Wednesday, May 13, 2009

The Romantic Impulse

John Crowley in the Believer:

I think the central distinction—this is something I’ve written about—that what you’re really talking about is not fantasies and realistic books. I think really what you’re talking about is romances and books that aren’t romances—“romances” in the definition of Northrop Frye: those entertainments that go back to ancient times. The Odyssey is a romance. Books about quests, and mysteries to be solved, and journeys undertaken to solve mysteries, lovers who are divided and reunited in the end, treasures that are found and lost again—all that kind of material as well as talking animals and ghosts and ancient evils and trips to the underworld to learn wisdom and come back again—all that romance material, it persists in literature to a greater and lesser extent. I mean, it can be found in realistic novels too—disguised and displaced in various ways. But novels and fiction whose traction is somehow based on those kinds of subjects and themes and materials are really what we’re talking about when you’re talking about fantasy.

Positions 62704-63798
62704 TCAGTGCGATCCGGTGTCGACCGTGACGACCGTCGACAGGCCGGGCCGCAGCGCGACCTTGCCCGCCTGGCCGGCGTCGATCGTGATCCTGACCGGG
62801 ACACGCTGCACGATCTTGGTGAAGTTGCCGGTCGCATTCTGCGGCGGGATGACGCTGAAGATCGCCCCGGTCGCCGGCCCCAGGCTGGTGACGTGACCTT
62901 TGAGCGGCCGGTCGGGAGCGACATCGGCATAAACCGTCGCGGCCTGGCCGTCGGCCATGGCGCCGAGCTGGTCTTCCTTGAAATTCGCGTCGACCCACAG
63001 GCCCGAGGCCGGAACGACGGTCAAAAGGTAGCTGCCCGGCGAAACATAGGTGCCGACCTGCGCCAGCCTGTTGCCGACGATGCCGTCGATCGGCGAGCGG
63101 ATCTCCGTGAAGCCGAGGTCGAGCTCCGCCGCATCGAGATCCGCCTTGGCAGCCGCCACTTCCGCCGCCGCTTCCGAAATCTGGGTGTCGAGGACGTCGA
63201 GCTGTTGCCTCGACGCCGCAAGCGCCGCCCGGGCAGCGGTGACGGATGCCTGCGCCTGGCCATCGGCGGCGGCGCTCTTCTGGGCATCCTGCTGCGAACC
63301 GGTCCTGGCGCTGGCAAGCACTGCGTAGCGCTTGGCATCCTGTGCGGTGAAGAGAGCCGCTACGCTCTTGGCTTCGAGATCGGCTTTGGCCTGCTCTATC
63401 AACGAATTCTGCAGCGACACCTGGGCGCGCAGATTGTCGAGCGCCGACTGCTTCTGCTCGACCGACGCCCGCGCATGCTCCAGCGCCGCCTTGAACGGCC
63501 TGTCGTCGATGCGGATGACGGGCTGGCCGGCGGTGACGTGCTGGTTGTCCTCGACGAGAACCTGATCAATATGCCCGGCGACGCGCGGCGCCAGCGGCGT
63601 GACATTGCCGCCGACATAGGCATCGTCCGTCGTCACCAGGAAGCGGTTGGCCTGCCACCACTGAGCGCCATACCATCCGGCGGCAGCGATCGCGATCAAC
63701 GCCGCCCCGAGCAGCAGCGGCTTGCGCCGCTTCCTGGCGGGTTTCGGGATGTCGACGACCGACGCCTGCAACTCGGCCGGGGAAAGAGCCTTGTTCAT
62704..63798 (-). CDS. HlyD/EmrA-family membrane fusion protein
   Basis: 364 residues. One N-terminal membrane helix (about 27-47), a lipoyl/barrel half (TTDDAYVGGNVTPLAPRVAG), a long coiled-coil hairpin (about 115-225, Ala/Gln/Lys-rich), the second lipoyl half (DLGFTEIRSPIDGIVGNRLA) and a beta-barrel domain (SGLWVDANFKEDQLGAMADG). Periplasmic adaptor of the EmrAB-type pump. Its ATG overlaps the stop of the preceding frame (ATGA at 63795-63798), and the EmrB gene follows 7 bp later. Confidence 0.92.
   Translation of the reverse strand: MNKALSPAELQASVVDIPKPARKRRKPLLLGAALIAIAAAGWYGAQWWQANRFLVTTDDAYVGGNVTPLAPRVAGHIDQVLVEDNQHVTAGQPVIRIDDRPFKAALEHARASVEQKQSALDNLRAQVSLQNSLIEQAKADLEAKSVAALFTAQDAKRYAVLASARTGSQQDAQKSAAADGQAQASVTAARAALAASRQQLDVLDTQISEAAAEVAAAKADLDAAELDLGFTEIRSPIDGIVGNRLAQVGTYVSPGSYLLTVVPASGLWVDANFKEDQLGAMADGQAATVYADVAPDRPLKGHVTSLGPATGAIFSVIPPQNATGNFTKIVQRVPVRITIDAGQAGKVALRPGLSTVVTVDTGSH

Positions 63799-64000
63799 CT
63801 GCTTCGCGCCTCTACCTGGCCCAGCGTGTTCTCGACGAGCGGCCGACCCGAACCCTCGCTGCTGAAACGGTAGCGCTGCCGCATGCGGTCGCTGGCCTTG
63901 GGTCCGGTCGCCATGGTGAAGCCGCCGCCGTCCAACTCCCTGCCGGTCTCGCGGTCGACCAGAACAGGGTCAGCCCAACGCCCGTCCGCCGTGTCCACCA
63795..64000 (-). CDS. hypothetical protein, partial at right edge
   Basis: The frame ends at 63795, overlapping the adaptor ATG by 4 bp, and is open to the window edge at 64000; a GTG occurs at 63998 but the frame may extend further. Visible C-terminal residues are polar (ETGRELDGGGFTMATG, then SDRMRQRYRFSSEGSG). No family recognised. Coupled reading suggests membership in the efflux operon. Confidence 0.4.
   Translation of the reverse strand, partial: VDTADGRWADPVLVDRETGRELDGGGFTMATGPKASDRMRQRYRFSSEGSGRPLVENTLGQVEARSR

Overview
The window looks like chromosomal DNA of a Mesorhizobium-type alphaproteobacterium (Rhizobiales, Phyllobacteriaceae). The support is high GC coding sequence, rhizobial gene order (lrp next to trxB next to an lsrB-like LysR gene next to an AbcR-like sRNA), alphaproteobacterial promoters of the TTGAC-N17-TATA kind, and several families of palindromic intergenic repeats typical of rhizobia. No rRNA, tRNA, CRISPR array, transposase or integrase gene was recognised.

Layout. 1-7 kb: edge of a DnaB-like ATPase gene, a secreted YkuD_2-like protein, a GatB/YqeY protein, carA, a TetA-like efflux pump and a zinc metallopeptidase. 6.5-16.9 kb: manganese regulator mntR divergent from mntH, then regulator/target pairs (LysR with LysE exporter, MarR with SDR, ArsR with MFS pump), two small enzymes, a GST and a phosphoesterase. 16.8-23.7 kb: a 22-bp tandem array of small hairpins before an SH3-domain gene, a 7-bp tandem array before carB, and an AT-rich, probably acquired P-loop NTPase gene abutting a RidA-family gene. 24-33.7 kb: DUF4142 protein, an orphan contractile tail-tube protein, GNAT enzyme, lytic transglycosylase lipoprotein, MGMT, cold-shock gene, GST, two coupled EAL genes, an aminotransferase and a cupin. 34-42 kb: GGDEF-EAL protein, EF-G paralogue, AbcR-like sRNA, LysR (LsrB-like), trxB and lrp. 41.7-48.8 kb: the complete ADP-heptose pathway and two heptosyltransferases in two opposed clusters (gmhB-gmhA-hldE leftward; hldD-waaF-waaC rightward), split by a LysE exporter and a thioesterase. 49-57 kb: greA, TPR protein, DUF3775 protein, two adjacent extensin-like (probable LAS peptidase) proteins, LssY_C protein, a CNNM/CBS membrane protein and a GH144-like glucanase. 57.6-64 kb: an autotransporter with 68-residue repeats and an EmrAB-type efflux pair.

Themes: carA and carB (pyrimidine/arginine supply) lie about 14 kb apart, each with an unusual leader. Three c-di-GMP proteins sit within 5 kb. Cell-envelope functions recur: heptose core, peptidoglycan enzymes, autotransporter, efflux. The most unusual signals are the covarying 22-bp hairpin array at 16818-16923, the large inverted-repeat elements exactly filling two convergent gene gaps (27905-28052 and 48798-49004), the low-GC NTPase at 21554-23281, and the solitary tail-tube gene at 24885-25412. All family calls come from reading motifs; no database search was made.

In a certain sense, my books are not exactly those kinds of books either, even though they frequently depend on those impulses. I think of my books, especially Little, Big and the Ægypt books, as being about that impulse, the romance impulse, more than they are actually romances themselves. So, what is that, “meta-romance”? Can I get away with that? So Dan Brown’s book—what’s the difference between that and Foucault’s Pendulum? Dan Brown’s book depends upon people wanting to indulge the sense of perceiving a mystery or chasing after a mysterious secret that can change the world, something that will remake the whole past if you can only find it, and then being chased by bad guys on the way to finding it. Foucault’s Pendulum is about people like that, people who want to feel those feelings, and get obsessed with those things. In fact it’s a condemnation of people like that, a condemnation of that impulse. So it itself can’t be a romance. It’s a book about the romance impulse. I think mine’s like that too, although it’s not as caustic or critical as Foucault’s Pendulum.

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